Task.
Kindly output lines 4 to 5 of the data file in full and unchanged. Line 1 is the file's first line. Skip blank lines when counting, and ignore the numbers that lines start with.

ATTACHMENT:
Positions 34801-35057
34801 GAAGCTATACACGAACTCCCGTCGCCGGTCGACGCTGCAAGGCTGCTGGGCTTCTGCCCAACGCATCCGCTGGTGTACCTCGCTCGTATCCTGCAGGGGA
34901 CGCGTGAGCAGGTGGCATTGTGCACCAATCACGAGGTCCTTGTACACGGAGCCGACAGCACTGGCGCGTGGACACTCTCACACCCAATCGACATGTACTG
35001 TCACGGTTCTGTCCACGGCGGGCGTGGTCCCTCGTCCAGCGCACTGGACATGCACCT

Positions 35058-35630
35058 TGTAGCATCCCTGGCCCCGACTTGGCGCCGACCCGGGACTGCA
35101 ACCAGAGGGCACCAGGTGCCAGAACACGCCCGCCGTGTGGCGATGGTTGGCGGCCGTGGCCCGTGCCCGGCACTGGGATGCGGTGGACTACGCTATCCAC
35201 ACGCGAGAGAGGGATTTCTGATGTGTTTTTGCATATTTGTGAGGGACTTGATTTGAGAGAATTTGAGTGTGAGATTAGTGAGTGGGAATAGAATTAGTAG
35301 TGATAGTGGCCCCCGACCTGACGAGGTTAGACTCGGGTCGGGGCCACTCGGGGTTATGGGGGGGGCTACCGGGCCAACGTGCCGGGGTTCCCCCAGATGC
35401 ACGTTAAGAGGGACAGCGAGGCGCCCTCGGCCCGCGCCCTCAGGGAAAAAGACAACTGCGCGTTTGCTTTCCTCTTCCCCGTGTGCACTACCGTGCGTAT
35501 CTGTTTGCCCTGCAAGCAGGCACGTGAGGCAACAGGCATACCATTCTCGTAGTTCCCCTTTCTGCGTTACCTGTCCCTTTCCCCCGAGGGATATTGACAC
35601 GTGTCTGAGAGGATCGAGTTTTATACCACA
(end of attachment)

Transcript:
35001 TCACGGTTCTGTCCACGGCGGGCGTGGTCCCTCGTCCAGCGCACTGGACATGCACCT

Positions 35058-35630